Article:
If you are unhappy about the choice available in your constituency or ward then join a political party and stand in at elections.

Why? I couldn't possibly win: I'm not a media celebrity, and they are pretty much the only people who ever win outside the NuLabTory club.

The only way to end the NuLabTory rule is to completely revamp the electoral system in this country so that small parties can get seats in Parliament. Of course neither NuLab nor Tories will vote for that, since that know they'd never see a majority again.

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At 26 my parents were married, had two kids and a three bedroom ex-council house where they had lived for three or four years. I was five years old and my brother two. Only my Dad worked and both were far less qualified than I am now. It wasn't long before they moved to a nicer part of town where they remain now.

Where am I at 26? In a rented one-bedroom flat with my girlfriend. Both working, both loaded with student debt, both commuting stupid distances each day and paying stupid money for the privelidge. Struggling to save anything like a deposit. Can't begin to think about affording marriage, kids or buying a home.

edit...

I should say that my parents find things harder these days too. Despite only supporting one kid now, they both have to work.

Edited by WBFTB

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Nonsense. A party which has 20% support across the country will be lucky to get a single seat in Parliament, since you can't get elected unless you have the majority vote in a specific area.

The number of MPs elected depends on where that 20% of the total vote originates from. There is no direct and clear correlation between the percentage of the total vote and the number of MPs elected. Some Northern Ireland parties get fewer votes than the Green Party but end up getting MPs elected.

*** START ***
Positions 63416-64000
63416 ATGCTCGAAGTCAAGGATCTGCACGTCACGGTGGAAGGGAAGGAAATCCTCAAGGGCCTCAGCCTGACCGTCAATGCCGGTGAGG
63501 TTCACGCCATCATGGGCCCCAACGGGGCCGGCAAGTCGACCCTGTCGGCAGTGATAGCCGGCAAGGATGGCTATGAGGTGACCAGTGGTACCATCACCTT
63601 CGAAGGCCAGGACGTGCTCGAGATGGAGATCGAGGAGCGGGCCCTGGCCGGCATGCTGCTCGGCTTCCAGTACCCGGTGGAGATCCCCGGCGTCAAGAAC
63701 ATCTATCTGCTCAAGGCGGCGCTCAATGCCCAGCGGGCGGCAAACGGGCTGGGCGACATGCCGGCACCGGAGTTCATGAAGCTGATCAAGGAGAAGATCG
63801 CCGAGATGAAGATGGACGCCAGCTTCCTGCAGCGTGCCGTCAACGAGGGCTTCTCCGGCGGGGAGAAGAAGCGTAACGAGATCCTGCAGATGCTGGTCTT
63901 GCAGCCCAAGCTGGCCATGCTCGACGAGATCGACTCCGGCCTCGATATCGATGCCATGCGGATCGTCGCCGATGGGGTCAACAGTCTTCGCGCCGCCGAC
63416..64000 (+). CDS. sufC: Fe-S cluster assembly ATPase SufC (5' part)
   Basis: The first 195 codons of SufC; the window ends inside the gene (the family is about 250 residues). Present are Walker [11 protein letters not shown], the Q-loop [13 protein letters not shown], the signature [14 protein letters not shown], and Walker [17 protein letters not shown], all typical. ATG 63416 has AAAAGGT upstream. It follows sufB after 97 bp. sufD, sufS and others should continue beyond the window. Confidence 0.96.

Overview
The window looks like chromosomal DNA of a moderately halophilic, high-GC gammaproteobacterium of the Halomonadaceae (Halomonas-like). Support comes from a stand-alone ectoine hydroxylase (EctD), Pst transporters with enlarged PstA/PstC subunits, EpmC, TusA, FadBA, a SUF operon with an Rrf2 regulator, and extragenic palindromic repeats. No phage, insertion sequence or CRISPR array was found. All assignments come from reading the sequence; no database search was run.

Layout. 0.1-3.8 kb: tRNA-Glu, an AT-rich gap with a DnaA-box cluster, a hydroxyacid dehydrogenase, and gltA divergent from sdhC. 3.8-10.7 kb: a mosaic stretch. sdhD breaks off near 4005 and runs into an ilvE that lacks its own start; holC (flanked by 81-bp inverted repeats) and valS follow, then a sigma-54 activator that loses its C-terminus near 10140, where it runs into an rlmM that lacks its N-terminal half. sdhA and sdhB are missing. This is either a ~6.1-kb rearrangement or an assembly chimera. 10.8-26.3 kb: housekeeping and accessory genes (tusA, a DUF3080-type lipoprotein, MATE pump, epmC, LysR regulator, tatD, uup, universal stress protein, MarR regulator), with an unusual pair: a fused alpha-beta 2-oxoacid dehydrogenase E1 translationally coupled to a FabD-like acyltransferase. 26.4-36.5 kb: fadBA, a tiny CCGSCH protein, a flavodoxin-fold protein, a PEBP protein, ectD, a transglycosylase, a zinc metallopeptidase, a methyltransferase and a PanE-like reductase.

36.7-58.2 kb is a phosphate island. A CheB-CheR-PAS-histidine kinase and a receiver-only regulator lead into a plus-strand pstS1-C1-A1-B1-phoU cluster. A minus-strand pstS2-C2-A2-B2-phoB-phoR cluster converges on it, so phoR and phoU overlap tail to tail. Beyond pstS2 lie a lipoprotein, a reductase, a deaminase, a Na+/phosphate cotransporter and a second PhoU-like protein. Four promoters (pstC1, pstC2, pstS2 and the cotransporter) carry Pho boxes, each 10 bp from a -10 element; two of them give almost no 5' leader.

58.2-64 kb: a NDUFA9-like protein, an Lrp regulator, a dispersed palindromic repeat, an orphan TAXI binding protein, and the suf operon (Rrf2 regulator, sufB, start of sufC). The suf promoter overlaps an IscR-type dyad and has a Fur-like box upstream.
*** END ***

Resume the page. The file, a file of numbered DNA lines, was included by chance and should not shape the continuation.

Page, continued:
Don't you think that an electoral system where a party that receives 22% of the votes wins the election by a majority is utterly broken?

There are many deficiencies with the current election system. The two biggest are the election deposit which is a tax on democracy and the fact that the system encourages tactical and negative voting where people tend to vote against one candidate more than vote for a candidate. These problems are overshadowed by the amount of apathy and the self defeatist attitude of much of the electorate.

Why? I couldn't possibly win: I'm not a media celebrity, and they are pretty much the only people who ever win outside the NuLabTory club.

Neither is the independent doctor from Wyre Forest and he won two elections.

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Holidays are fewer!? My kids go abroad about 3 times each per year! I didn't go abroad until I was about 27, couldn't afford to.

Oh, and Universities always cost money. It's just that people who didn't go had to pay for people who did.

Or that the people who had their education paid for now refuse to pay for the generation that follows them.

Nice..

I resent much more the "child Tax allowance.."

If you can't afford to have children, don't.. and do not make me pay for them..

where does it stop..? the people on minimum wages getting a lower quality NHS treatment then the rich?

only rich people can get their kids to decent schools..?

Its a welfare state.. whose welfare it is concerned with has always been a concern.. :)

granted holidays are much cheaper..

Oh yes.. my parents... nice two bed bungalow and married at 29...

I am 32 and not married..

great job.. :) I am going places and working hard..

be nice to go home at the end of an evening.

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  • 301 Brexit, House prices and Summer 2020

    1. 1. Including the effects Brexit, where do you think average UK house prices will be relative to now in June 2020?


      • down 5% +
      • down 2.5%
      • Even
      • up 2.5%
      • up 5%